AFC North: CFL
Five nuggets of knowledge about Week 13:
Benson rejoins crowded field: Another player who is returning to the starting lineup, but with less attention, is Cincinnati Bengals starting tailback Cedric Benson. He missed the past two weeks with a hip injury. Cincinnati’s offense has run the ball well without Benson, which makes you wonder how carries will be distributed between Benson, former Pro Bowler Larry Johnson and rookie Bernard Scott. All three tailbacks have had 100-yard games this season. Benson wasn't too happy with the recent signing of Johnson. It will be interesting to see how Cincinnati's coaching staff handles this sensitive matter the rest of the season.
Protections issues: If the Baltimore Ravens (6-5) want to pull off the upset Monday and beat the Green Bay Packers (7-4) at Lambeau Field, the Ravens must apply constant pressure on Packers quarterback Aaron Rodgers. Green Bay's offense is red hot, averaging 32 points the past two weeks. But the Packers’ biggest weakness has been protecting Rodgers, who has been sacked an astounding 44 times. Baltimore has been inconsistent in rushing the passer. But this is a golden opportunity for the Ravens to turn up the heat against a team that hasn’t blocked well all season.
The Clayton factor: In the first four games after the bye week, Baltimore Ravens receiver Mark Clayton had only five catches for 58 yards. Then Clayton exploded for seven catches for 129 yards in last week’s huge win over Pittsburgh. The Ravens (6-5) need more of that from their former first-round pick if they expect to make a push to the postseason. Clayton has been one of the great enigmas in the AFC North. He’s had big performances over his five-year career but usually disappears for weeks afterward. Clayton's biggest game before Sunday was in Baltimore's season opener against the Kansas City Chiefs, when he had five catches for 77 yards and a touchdown.
New rushers: With the season-ending concussion to Jamal Lewis, the Cleveland Browns will now turn to backups Jerome Harrison and Chris Jennings for the remainder of the season. Both Harrison and Jennings have shown a few flashes this year but are averaging only 3.6 and 3.4 yards per carry respectively. The coaching staff pretty much knows what it has in Harrison, who is a smaller, change-of-pace type of runner who struggles with pass protection. Look for the team to give Jennings a lot of touches down the stretch to find out what the former CFL product is made of.
Posted by ESPN.com’s James Walker
PITTSBURGH -- Steelers safety Ryan Clark got a good chuckle at the sudden media attention his newest teammate, Stefan Logan, received in the locker room recently, which included a certain reporter in attendance.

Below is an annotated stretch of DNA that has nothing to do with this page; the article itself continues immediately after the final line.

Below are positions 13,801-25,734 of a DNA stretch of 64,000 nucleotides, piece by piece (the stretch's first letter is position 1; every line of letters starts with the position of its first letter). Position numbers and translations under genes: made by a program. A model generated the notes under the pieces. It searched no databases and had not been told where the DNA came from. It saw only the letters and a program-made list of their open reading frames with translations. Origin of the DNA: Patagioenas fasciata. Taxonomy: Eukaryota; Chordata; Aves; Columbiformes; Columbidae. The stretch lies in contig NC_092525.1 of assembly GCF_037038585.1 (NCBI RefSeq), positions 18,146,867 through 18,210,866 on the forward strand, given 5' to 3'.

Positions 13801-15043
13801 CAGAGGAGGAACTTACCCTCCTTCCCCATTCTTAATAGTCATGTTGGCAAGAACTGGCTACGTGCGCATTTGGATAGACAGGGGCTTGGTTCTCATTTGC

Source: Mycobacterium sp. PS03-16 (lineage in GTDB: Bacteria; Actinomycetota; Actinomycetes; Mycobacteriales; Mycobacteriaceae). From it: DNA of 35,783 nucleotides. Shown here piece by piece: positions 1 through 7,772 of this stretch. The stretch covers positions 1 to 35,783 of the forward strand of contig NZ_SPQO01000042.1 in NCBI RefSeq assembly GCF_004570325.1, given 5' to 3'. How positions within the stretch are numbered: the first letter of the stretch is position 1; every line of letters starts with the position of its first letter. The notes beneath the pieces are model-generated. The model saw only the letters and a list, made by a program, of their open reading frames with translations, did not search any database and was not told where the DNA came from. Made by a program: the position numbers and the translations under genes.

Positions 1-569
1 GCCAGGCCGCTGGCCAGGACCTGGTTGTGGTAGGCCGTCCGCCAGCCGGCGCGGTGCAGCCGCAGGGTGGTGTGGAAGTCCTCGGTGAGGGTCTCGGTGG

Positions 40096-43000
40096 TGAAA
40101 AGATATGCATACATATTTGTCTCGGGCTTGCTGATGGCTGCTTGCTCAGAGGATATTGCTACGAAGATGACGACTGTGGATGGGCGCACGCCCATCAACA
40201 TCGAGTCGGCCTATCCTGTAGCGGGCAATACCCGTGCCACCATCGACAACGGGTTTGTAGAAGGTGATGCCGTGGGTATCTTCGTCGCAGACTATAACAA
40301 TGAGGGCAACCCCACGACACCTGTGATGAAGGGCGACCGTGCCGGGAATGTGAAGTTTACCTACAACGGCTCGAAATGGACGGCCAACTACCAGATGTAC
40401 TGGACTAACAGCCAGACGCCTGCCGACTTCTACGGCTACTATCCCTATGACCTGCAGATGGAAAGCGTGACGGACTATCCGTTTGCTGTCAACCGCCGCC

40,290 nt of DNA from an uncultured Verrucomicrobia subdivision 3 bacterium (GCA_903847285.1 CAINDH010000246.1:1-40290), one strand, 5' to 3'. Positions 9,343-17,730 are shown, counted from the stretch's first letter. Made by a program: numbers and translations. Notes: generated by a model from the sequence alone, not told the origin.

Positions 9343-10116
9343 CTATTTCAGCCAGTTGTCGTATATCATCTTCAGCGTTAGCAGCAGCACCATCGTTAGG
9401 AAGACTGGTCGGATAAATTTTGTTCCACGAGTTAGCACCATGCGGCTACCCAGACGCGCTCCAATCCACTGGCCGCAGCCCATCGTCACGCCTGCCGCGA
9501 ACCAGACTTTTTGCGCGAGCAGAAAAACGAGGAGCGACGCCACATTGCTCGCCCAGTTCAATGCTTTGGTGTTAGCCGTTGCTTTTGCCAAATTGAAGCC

|Bob Donnan/US Presswire|
|Pittsburgh’s Stefan Logan won’t be an unknown for long.|
“That’s going to be all over ESPN’s AFC North blog,” Clark said smiling.
At the moment Logan, a 5-foot-7 CFL import, is enjoying life as Pittsburgh’s best-kept secret. But as Clark warned, it may not last for long.
Logan has been electric in returning kicks in the preseason for the reigning champs. He will get several opportunities to impact Thursday’s primetime season opener against the Tennessee Titans.
“I want to be a best-kept secret,” Logan said. “That’s fine with me. I know guys are going to be game-planning to try and stop the special teams, but we’re going to game-plan, too.”
Pittsburgh’s special teams were average last season. The coverage units and kicker Jeff Reed did their part, but the punting and both returns were glaring weaknesses.
Although it didn’t impact the Steelers’ Super Bowl run, they still addressed those holes in the offseason with a healthy return of punter Daniel Sepulveda from a knee injury and adding a host of return prospects via the draft and free agency.
In the end, Logan stood out most among the group.
“Every time he catches the ball I hold me breath,” Steelers quarterback Ben Roethlisberger said. “You don’t know what he’s going to do, and it’s a great feeling.”
After making the team, Logan changed his number from 41 to 11 to fit more with Pittsburgh’s receivers. That’s fine with Logan, who started training camp as a long shot and played his way on the Steelers' 53-man roster.
“It’s a blessing for me to be here with the Super Bowl champs,” a happy Logan said. “When I found out that I made the roster, it was kind of a touching moment.”
Posted by ESPN.com's James Walker
Here are the most interesting stories Monday in the AFC North:
- According to Terry Pluto of the Cleveland Plain Dealer, Browns fans want a winner and a team as passionate about football as they are.